It was the best of races, it was the worst of races; I raced with wisdom, I raced as a fool; I believed, I was incredulous; it was the race of Light, it was the race of Darkness, it was my race of hope, it was my race of despair.
-with best regards to my dearest bud, Dickens.
Here is the greatest aspect of my race:
I stayed the course, and I am going to Kona! I did it!
Here is the worst aspect of my race.
I trained consistently, intelligently, and hard. I was ready to execute a perfect race. But, as is frequently the case with IM, things went wrong and mistakes were made. And though I overcame what went wrong as best I could, I struggled. In fact, this race was the single hardest thing I have done in my 41 years of existence: harder than any training I have done, harder than my previous efforts at IM, harder than childbirth. To finish this race I to go to a place I have never been—and it is a super bad ugly black mossy confusing icky place that I really don’t want to visit – like ever again.
The real story of my race began on Tuesday morning of last week. I woke up, ambled around a bit, and then suddenly and quite powerfully, I threw up on the bathroom floor. Lara had been sick with a stomach virus over the weekend, and so I knew – I knew what was happening and deep down, I knew what it meant for my race. I spent the morning hanging over the toilet. At noon I felt slightly better and so decided I should attempt my run. This was the first race mistake I made. The temperature was in the 90s, and my stomach was fragile. I made it 20 minutes, and then ,without much ceremony, I threw up on my neighbor’s lawn.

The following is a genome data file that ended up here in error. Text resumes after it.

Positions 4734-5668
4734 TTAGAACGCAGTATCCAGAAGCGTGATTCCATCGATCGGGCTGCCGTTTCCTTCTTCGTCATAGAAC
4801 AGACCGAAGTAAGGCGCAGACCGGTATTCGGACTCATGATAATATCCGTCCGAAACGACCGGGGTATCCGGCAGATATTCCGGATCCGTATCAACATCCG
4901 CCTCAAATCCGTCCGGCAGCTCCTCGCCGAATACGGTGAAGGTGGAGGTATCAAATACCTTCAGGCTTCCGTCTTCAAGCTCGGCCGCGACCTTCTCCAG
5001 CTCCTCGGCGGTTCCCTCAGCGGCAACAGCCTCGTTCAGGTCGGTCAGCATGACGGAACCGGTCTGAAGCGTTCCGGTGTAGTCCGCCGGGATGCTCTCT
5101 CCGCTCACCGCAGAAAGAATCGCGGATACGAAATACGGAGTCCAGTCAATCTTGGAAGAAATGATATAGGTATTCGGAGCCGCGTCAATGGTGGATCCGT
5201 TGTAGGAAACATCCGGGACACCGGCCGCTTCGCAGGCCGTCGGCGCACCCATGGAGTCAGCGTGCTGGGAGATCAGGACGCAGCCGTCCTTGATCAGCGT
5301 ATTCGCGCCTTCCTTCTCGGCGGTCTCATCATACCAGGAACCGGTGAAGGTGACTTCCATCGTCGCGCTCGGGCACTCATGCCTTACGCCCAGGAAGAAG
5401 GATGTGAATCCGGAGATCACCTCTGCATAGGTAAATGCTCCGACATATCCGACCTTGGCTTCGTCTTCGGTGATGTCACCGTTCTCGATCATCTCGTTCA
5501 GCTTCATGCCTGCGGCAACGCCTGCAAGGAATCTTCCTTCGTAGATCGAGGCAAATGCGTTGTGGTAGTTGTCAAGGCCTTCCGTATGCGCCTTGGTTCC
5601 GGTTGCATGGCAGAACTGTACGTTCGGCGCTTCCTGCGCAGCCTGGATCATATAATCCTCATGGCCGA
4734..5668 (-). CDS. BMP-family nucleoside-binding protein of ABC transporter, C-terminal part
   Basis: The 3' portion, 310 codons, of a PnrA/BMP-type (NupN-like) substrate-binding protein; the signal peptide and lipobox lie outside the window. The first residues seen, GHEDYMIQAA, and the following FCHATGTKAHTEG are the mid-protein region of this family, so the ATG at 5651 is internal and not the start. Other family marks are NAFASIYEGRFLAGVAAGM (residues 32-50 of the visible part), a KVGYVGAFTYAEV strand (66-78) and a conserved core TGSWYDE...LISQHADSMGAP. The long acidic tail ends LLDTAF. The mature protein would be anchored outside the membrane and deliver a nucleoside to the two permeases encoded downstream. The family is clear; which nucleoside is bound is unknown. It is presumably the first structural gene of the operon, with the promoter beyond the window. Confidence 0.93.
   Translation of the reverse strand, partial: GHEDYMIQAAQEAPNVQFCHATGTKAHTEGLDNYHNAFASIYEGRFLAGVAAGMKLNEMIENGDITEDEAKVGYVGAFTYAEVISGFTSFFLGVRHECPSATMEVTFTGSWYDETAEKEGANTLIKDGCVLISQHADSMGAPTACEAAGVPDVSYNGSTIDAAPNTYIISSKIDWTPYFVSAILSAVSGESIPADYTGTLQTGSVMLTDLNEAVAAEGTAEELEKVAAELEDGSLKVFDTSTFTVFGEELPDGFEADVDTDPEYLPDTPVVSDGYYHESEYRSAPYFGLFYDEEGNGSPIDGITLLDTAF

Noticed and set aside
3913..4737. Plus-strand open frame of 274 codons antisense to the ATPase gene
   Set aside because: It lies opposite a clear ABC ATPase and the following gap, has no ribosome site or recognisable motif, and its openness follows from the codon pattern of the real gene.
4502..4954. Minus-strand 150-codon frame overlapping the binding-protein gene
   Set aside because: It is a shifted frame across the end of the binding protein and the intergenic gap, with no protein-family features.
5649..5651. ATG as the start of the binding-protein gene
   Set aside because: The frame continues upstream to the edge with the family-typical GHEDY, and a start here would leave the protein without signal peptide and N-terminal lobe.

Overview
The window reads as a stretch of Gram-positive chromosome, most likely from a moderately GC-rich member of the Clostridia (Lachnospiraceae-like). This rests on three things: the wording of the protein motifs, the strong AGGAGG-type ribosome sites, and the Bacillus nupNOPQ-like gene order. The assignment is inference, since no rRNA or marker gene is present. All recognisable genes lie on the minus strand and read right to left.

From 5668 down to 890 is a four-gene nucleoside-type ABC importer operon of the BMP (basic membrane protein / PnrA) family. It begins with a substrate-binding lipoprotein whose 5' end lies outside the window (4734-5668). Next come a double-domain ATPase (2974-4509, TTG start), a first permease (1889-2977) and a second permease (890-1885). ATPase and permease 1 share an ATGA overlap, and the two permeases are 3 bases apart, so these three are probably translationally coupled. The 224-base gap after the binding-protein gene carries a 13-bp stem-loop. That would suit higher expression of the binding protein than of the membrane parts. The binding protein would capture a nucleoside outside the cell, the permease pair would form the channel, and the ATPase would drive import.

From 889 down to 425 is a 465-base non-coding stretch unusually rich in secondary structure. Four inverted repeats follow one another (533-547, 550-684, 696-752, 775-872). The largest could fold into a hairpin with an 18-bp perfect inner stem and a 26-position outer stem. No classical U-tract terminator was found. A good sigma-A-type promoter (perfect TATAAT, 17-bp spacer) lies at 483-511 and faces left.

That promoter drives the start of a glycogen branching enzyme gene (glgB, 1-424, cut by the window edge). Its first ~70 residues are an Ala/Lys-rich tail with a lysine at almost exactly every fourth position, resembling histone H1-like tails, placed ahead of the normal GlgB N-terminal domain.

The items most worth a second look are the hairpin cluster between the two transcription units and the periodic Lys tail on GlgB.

I got over the bug quickly. By Wednesday I was eating a little and sipping electrolyte-laden water, and by Thursday I actually felt pretty good. The only problem: I had lost weight and I felt weak. I knew I needed to eat, and I did try, but my stomach, though okay, was still unsure that consuming large quantities of anything was smart. And…..okay, okay… I admit I felt pretty panicked about the fact that I'd been sick, which didn’t really help the nausea. I so so so wanted to be 100% for Sunday… and things were not looking good.
I packed up the car and kids and set off for Placid on Wednesday afternoon. Ange’s family, my family and Ange’s brother Jeff’s family had rented a big house together for the week. The one fear was that I would get Ange sick. I bought like 10 bottles of hand sanitizer and basically bathed in it, and had my kids do so too. Luckily, she did not succumb! Phew. That would be a special thing to have hanging over your neck, huh?
Ange and I spent the next few days doing our best to lounge. We discussed the race over and over and over and over again. People around us were kind, but most likely so agitated with our slothdom and our race-obsessed banter that they wanted to throw us out a window. Kurt came by on Friday and Saturday to check our bikes and ease our pre-race nerves. His visits didn’t really quell my roiling my stomach, but it was still really good to see him. I appreciated that he didn’t roll his eyes (in my presence anyway) when I nosed around for reassurance just one more time… and one more time after that… and then just one more time and…..
Race morning Ange and I arrived at transition early. (with Ange there is NO arriving late. Trust me!) We got body marked by Ange’s most awesomely awesome athlete, Marissa, and then we went into transition to do our stuff. As the morning moved on Ange became more and more intense and focused. She was practically burning up she was so ready to race. I tried to suck up some of that heat for me. Here we are ready to rumble.
I already look a little pale and sickly, but Ange is looking Goddess-like, don't you think?
Okay. More tomorrow.